A Game of Choices

At first, I was going to make this into a dream poem but I wanted to be more explicit in the description of this particular dream.

What’s a Choice?

I dreamt a dream I shouldn’t remember. A clever dream, really. A dream more easily forgotten than the next, yet remembered. If only slightly.

In another world, another reality, a choice is everything and nothing. Making one decision erases all evidence of the other option(s). It never existed in the first place. The choice itself never existed in the first place. Imagine choosing between family and friends and having the other completely disappear from existence. Or your god choosing whether to place you in a heaven or a hell, but because you now lack a point of reference for the other, you could never be sure whether you’re well off.

On the surface, it doesn’t sound completely horrible. There’s security in your decisions. Reassurance. Freedom in ignorance. Liberating, really. Yet you’re only made aware of how this universe works at the crossroads of those alternatives. Choosing one reality not only wipes away the possibility of the other but the crossroads itself. Beautifully horrifying is what it was.

The real beauty of this dream is that I only remember two choices that I made, and the first was incredibly vague and cruel. There were two choices. But upon learning that choosing one would eradicate the other, I found myself at an impasse. I couldn’t decide, so I stayed at the crossroads enjoying both equally. Then another path appeared. Now I know what you might be thinking. You may imagine that on this path, I might be afforded the chance to indulge in both of my choices. However, the briefest, most fleeting idea of preferring one over the other was quickly confused with solidifying my choice. Thus, it was made. Damage done.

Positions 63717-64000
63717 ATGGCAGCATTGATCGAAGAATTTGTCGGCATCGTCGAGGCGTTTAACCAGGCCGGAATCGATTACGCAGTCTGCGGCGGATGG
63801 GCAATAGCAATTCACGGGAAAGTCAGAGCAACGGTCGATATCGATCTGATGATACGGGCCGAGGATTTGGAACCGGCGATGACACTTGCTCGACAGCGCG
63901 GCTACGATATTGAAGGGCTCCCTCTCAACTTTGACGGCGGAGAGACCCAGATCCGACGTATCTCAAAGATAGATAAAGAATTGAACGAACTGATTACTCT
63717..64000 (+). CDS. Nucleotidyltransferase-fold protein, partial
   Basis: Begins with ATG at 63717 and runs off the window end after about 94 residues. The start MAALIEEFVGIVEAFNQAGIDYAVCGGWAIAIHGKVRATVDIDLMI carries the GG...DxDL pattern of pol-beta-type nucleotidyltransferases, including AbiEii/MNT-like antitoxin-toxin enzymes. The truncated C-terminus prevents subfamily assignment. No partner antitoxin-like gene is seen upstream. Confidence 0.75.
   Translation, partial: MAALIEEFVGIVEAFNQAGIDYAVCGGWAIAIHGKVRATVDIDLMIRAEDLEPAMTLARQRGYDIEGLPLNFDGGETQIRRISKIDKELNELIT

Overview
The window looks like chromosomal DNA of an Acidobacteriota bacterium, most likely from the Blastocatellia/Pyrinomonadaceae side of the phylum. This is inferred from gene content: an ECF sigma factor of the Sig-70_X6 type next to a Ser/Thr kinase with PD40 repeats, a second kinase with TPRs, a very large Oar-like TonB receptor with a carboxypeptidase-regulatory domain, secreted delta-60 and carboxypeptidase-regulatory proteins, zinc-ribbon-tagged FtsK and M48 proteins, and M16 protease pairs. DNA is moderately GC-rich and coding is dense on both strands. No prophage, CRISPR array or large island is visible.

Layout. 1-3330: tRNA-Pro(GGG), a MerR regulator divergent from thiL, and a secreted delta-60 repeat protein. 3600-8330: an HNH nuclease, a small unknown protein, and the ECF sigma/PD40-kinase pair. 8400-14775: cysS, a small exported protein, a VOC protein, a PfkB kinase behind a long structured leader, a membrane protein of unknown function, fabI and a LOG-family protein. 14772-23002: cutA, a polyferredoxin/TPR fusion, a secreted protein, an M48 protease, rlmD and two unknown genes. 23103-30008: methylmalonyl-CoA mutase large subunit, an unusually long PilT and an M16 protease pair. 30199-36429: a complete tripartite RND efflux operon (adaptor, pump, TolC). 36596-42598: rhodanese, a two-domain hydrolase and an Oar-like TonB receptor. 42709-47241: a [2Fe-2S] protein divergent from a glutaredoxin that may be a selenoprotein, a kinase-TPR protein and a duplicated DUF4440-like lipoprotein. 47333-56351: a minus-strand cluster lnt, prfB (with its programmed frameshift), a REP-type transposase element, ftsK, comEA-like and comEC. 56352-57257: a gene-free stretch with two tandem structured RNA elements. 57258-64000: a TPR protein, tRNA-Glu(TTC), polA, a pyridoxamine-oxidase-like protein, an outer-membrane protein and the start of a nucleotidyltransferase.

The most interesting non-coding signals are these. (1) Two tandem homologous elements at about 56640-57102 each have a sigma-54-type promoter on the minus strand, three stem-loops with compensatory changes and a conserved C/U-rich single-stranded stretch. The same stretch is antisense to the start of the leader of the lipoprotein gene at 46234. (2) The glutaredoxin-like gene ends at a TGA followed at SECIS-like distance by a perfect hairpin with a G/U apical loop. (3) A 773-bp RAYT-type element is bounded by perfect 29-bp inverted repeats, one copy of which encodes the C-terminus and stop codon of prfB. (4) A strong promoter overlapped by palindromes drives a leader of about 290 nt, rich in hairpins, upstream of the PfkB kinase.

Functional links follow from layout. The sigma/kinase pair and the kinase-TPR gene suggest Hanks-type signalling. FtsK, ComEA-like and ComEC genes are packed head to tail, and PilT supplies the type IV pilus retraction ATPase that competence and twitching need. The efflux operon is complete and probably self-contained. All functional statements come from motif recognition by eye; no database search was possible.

But something new happened. I hadn’t forgotten the crossroads. In fact, I was still there. The previous paths faded away, replaced with two new ones. The universe had given me a new choice. To keep dreaming or to wake up with no memory of my previous choices.

Now I realize the Matrix vibe here (Fun Fact: I’ve never seen the Matrix). But it sort of blew me away how my subconscious was so in control of everything. When I woke up, I only knew of the universe by that final choice and a vague recollection of the one prior, which I very well could have made up after thinking about it long enough.

I was thinking about writing it into a short story or a novella but the only way I could think to write it sounds intimidating. And rightfully so. I’d imagine it would resemble B. S. Johnson’s The Unfortunates in structure. If you’re not familiar, it’s a 27-section book, each chapter separately bound. The first and last chapters are specified, but the other 25 can be read in any order and the story will always make sense. A book in a box.

After I finish the novel, I might play around with this concept. It sounds pretty cool, but it also sounds really tricky to get on the paper. I guess we’ll see!

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